1. In the interest of garnering popular support, student enrolment will be increased and entry criteria will be lowered so that the number of students (and hence their families) who could enjoy the "benefits" of a university education will increase. This may be detrimental to the university as it may result not only in the lowering of standards at the university to cater for the higher intake, it'll also place unnecessary stress on the academic and administrative resources of the university. The tutor-student ratio will fall, and if it doesn't fall, the likelihood that due to a limited supply, the quality of tutors recruited will also fall accordingly.

  2. The independence of the academic and administrative staff of the university may be compromised. Instead of being focused on achieving university excellence as well as the student's welfare as the number one priority, the top priority may become "pleasing" the political masters, who are the de facto "owners" of the university. This may affect anything from promotion prospects of academic staff - for e.g., a tutor who has contributed significantly to the political parties' mission, whether in cash or in kind, will he or she be treated equally to someone who is apolitical?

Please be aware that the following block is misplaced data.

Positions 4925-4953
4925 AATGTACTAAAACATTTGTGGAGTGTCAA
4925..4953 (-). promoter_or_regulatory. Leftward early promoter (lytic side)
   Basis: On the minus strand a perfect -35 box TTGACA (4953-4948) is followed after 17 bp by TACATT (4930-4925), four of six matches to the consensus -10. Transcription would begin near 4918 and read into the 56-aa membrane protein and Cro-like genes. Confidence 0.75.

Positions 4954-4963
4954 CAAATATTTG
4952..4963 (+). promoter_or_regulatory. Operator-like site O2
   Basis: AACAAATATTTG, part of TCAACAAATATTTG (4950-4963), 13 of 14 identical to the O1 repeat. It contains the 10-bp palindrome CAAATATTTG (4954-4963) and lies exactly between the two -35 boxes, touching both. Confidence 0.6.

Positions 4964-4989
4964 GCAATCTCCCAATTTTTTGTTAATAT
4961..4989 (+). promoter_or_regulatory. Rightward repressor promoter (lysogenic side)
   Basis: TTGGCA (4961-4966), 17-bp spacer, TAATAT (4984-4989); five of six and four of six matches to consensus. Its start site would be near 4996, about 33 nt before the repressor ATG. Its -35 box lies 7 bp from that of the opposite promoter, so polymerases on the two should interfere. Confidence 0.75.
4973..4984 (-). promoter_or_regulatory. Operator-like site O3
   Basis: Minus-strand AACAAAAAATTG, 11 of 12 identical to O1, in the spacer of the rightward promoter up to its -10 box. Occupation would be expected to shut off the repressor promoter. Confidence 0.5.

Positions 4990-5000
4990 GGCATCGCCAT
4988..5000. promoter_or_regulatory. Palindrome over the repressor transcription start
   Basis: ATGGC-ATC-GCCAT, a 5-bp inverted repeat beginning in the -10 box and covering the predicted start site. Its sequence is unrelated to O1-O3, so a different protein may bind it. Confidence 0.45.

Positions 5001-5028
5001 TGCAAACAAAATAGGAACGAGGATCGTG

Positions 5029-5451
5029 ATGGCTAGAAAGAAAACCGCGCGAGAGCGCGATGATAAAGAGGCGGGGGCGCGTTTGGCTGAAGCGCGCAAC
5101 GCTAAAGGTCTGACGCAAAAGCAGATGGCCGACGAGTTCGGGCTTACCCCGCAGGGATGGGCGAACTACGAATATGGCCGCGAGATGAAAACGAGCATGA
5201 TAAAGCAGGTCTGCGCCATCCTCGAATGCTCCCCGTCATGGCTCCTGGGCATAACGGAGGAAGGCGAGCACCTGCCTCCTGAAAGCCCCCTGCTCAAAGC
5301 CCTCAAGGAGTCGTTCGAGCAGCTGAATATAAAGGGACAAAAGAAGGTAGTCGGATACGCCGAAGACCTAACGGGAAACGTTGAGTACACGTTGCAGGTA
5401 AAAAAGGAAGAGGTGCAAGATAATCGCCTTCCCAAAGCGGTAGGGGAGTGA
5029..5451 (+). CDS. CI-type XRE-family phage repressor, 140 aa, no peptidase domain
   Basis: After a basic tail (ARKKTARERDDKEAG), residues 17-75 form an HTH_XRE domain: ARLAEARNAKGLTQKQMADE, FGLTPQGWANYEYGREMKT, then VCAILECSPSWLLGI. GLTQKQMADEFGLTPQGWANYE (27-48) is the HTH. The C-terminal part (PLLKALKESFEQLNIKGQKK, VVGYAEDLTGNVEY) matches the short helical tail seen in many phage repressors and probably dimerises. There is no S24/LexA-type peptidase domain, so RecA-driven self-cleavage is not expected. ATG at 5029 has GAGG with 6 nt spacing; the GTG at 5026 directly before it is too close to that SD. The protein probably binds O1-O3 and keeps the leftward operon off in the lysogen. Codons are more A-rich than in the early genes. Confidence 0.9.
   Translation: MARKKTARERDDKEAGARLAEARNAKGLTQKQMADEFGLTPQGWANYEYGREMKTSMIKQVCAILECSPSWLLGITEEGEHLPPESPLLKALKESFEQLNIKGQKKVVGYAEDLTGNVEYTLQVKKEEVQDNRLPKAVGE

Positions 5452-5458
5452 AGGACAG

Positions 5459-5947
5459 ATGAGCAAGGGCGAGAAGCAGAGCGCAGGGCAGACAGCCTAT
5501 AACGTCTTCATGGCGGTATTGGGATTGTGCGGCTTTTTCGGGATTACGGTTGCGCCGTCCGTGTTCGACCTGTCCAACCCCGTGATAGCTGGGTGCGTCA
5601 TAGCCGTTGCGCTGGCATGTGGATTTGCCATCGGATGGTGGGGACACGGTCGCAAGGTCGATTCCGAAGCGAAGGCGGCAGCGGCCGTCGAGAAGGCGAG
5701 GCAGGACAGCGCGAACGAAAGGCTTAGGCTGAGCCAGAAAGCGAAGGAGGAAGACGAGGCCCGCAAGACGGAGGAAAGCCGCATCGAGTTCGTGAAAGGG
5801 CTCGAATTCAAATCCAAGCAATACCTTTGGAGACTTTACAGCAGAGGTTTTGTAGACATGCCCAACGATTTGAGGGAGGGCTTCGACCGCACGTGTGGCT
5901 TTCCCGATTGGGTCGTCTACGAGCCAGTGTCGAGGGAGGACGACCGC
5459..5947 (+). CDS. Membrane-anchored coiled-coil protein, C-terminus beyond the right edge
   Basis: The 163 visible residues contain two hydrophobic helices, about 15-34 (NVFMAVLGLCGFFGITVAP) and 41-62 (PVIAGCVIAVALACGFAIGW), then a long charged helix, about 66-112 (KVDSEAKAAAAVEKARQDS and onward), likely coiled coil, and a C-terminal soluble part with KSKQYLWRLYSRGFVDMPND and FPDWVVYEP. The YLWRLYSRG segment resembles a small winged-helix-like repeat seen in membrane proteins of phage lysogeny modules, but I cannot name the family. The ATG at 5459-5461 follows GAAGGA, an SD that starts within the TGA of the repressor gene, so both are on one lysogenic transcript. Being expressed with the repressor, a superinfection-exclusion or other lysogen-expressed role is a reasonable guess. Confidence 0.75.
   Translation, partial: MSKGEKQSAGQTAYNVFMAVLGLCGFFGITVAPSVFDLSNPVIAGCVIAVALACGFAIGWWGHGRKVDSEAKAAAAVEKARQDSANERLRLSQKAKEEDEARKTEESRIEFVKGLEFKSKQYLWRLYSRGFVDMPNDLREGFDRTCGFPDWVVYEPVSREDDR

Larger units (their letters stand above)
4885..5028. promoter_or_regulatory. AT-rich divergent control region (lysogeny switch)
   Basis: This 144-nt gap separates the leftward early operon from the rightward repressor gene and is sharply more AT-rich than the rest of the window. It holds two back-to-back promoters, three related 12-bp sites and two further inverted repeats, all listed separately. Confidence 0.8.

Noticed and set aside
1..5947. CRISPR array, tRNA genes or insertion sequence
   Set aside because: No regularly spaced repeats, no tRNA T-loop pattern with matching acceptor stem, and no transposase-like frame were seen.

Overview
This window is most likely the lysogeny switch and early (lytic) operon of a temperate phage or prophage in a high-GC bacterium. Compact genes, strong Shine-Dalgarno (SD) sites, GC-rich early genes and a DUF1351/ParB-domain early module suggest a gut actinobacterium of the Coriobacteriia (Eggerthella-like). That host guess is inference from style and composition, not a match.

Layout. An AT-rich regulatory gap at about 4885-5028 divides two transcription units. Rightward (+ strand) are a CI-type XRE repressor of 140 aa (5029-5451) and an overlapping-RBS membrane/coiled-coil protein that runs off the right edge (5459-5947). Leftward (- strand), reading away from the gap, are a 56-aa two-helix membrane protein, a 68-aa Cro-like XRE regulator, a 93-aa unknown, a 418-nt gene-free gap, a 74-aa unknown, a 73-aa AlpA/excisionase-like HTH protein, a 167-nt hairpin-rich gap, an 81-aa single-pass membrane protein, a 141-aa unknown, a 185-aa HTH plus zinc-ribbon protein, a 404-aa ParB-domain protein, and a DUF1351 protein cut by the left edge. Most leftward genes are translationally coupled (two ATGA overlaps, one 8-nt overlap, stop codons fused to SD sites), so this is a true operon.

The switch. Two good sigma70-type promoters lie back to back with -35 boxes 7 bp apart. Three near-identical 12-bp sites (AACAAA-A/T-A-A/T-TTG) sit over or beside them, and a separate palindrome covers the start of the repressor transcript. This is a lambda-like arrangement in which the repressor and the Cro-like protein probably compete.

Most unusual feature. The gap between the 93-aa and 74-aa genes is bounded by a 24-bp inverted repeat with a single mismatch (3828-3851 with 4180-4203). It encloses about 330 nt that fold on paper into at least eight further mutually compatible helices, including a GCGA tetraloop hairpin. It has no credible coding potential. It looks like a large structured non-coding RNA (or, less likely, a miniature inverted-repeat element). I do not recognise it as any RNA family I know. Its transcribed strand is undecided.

3. In addition, the inherent nature of certain subjects such as History, Political Science and other related subjects require a certain independence of thought, which should not be impaired by the fact that one, whether the academic or the student needs to put the political sponsors in a better light in their analysis.